Israeli spacecraft snaps stunning selfie on its way to the Moon

Israel’s unmanned Beresheet spacecraft has captured a stunning selfie on its historic journey to the Moon.

The photo was taken when the probe was 37,600 kilometers (23,364 miles) from Earth, SpaceIL tweeted Tuesday. “At a distance of 37,600 km from Earth, #Beresheet’s selfie camera took a picture of #Earth. Australia can be clearly seen! This photo was taken during a slow spin of the #spacecraft & for the first time see the Israeli flag & text “am yisrael chai.”

“Am yisrael chai” translates as “long live the nation of Israel,” The Jerusalem Post reported.

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Beresheet, which is the Hebrew word for “beginning,” was developed by the Israeli nonprofit SpaceIL and the state-owned Israel Aerospace Industries.

The spacecraft was launched from Cape Canaveral Air Force Station atop a SpaceX Falcon 9 rocket on Feb. 21. The lander is expected to reach the lunar surface on April 11.

Last week, Beresheet encountered a technical glitch on its voyage to the Moon. Engineers at SpaceIL said that the onboard computer system unexpectedly reset, canceling a maneuver that would keep the small spacecraft on track for its April landing.

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SpaceIL said that scientists examined the computer resets and implemented “corrective measures,” with Beresheet conducting a successful maneuver on Feb. 28. The spacecraft’s main engine was activated for four minutes.

After reaching the lunar surface, the spacecraft will take Israel into a select group of nations. Only three countries – the U.S., the Soviet Union and China – have made successful ‘soft landings’ on the Moon. An Indian impact probe was intentionally crashed into the lunar surface in 2008. The following year, Japan’s Kaguya spacecraft was directed to crash into the Moon.

On its winding journey, Beresheet is expected to slingshot around the Earth at least six times. Beresheet also will be the first private mission to reach Earth’s natural satellite.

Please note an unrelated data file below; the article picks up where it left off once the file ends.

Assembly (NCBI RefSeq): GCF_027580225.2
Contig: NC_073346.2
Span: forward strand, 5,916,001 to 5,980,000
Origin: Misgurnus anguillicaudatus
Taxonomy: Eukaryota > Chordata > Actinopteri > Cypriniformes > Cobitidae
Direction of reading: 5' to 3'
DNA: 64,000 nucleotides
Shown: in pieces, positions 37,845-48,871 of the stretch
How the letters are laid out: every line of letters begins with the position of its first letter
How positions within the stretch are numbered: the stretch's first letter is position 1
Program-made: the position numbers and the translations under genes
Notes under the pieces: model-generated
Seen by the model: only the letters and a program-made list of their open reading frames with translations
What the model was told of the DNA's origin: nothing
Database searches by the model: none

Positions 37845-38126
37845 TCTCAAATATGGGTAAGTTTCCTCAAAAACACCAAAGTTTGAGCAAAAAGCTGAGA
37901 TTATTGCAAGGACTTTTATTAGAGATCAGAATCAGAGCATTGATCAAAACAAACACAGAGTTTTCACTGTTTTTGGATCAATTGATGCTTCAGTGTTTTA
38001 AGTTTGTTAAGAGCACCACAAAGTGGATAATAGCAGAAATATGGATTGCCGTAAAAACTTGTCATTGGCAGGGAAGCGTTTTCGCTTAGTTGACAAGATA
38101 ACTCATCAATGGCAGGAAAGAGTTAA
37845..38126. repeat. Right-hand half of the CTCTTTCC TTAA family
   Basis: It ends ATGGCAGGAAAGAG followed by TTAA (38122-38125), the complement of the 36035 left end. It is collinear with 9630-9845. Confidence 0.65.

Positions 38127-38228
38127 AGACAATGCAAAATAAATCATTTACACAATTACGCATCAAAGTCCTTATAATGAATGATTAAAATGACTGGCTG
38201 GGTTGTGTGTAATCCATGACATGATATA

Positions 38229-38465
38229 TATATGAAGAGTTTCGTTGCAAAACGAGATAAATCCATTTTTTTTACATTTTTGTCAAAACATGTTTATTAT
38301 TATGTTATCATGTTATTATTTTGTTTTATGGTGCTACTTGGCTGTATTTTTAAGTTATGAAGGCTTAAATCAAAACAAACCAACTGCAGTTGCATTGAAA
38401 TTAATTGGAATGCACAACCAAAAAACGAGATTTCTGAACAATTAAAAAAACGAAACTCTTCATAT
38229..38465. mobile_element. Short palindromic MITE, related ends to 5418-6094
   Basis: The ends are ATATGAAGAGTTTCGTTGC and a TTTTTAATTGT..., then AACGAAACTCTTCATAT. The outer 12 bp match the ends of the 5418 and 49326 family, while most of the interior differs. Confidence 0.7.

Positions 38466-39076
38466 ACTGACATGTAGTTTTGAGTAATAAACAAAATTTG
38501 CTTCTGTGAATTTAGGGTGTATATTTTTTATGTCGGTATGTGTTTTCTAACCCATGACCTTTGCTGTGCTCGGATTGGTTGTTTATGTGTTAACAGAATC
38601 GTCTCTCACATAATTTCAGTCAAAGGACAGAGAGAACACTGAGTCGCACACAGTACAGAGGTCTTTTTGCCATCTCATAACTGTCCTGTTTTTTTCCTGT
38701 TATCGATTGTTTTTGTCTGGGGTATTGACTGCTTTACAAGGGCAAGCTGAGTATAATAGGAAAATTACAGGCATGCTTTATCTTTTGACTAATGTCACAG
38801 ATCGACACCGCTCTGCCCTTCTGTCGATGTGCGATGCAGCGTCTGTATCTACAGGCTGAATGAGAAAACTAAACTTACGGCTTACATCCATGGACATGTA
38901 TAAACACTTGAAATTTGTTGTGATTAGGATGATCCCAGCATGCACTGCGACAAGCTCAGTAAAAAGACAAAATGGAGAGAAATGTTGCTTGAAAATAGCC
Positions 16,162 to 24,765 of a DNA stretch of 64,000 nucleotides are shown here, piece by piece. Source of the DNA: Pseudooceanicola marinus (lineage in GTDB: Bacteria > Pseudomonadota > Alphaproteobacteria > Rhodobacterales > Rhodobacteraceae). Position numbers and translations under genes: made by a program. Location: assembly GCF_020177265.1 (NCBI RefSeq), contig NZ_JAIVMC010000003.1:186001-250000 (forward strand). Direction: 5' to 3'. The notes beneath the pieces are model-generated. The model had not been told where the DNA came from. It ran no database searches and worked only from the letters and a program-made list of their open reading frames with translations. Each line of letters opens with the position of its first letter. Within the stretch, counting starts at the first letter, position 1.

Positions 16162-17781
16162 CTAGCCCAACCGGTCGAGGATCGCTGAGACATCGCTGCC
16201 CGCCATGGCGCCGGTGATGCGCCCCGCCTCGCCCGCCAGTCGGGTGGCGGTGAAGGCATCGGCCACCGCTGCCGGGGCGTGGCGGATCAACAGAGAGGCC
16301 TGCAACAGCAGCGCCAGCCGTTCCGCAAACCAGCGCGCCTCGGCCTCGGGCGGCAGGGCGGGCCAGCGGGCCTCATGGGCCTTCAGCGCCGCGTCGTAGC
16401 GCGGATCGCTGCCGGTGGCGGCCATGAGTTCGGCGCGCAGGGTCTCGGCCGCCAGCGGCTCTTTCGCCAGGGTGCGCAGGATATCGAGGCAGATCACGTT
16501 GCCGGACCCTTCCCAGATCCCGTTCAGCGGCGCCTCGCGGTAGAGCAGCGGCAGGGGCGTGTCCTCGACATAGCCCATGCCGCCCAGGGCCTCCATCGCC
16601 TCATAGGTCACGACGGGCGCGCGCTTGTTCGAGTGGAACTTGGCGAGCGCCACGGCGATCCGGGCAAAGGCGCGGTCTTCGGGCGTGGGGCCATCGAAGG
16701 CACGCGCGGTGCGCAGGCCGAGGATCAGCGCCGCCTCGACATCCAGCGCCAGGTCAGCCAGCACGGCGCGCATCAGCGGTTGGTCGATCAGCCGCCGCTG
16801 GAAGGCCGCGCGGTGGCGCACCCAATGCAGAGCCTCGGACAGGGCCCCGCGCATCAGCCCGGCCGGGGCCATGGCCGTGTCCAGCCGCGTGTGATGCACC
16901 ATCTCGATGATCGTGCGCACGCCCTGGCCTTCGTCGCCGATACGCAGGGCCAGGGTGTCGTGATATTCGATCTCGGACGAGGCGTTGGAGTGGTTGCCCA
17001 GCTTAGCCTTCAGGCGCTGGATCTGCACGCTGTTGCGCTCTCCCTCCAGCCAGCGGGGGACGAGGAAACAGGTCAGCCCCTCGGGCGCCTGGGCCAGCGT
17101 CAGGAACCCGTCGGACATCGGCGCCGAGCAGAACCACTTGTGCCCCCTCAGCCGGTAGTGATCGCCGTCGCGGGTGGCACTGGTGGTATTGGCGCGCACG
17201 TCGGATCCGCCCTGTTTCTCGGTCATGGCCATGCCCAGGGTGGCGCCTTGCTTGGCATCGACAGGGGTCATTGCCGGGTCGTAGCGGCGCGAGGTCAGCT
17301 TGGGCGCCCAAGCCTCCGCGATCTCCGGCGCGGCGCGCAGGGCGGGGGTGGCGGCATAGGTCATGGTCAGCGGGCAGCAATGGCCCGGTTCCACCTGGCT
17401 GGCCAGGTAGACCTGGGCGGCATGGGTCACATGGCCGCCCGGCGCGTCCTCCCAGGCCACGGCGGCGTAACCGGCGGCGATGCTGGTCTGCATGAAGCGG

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The spacecraft was born out of the Google Lunar XPRIZE competition to land an unmanned probe on the Moon. The $30 million competition was scrapped with no winner last year after the organizers said none of the five finalists would make the March 31, 2018 deadline for a Moon launch, Space.com reported.

Nonetheless, the Israeli team pressed on with the development of its 397-pound spacecraft.

After its two-month journey, the probe will land within Mare Serenitatis in the Moon’s northern hemisphere. SpaceIL notes that the site has magnetic anomalies, enabling Beresheet’s magnetometer device to take measurements as part of a scientific experiment. Data from the magnetometer, which was developed with Israel’s Weizmann Institute of Science, will be shared with NASA.

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In addition to its science mission, Beresheet is also taking a 30-million page archive of humanity’s achievements to the Moon. Beresheet and its time capsule will remain on the lunar surface indefinitely.

The Moon looms large for a number of countries’ space programs. China, for example, recently became the first country to successfully land a probe on the far side of the Moon when the Chang’e 4 lander reached the lunar surface on Jan. 2.

The U.S. also has its sights set on the celestial satellite. President Trump wants U.S. astronauts to return to the Moon as a foundation for future Mars missions and the administration has cited Moon missions as a key element of the 2019 NASA budget. As part of the recent bill to fund the government through the end of fiscal 2019, NASA is getting $21.5 billion, an increase over 2018's budget request.

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In a speech last year, Vice President Mike Pence discussed plans for a Lunar Orbital Platform-Gateway, a NASA orbital outpost that will be in the vicinity of the Moon. The chair of the National Space Council described the goal of putting an American on board the Lunar Orbital Platform before the end of 2024. “We’re on the cusp of a new golden age of exploration,” Pence said.

NASA released a draft Request for Proposals last year that called on the U.S. commercial space industry help deliver payloads to the Moon. Unmanned contract missions to the lunar surface are expected to begin as early as 2019, it said. The government space agency has a goal to send a manned mission to Mars in the 2030s.

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The last time a human set foot on the Moon was during the Apollo 17 mission in December 1972. Only 12 men, all Americans, have set foot on the Moon.

Fox News’ Christopher Carbone and the Associated Press contributed to this article.

Follow James Rogers on Twitter @jamesjrogers